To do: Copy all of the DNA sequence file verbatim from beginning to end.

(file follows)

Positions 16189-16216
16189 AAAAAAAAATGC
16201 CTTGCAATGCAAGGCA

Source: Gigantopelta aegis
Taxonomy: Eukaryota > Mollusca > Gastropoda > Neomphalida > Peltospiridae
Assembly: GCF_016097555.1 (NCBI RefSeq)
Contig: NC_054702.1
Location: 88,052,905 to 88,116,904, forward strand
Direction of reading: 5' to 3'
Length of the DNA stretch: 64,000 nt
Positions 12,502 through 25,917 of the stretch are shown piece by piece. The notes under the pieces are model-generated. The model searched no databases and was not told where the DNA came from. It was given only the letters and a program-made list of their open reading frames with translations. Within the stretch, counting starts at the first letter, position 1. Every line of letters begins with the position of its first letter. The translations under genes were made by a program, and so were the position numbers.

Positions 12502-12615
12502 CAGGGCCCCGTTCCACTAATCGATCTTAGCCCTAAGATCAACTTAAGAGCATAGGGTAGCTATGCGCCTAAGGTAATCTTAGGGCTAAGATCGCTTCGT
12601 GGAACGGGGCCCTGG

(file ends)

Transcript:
Positions 16189-16216
16189 AAAAAAAAATGC
16201 CTTGCAATGCAAGGCA

Source: Gigantopelta aegis
Taxonomy: Eukaryota > Mollusca > Gastropoda > Neomphalida > Peltospiridae
Assembly: GCF_016097555.1 (NCBI RefSeq)
Contig: NC_054702.1
Location: 88,052,905 to 88,116,904, forward strand
Direction of reading: 5' to 3'
Length of the DNA stretch: 64,000 nt
Positions 12,502 through 25,917 of the stretch are shown piece by piece. The notes under the pieces are model-generated. The model searched no databases and was not told where the DNA came from. It was given only the letters and a program-made list of their open reading frames with translations. Within the stretch, counting starts at the first letter, position 1. Every line of letters begins with the position of its first letter. The translations under genes were made by a program, and so were the position numbers.

Positions 12502-12615
12502 CAGGGCCCCGTTCCACTAATCGATCTTAGCCCTAAGATCAACTTAAGAGCATAGGGTAGCTATGCGCCTAAGGTAATCTTAGGGCTAAGATCGCTTCGT
12601 GGAACGGGGCCCTGG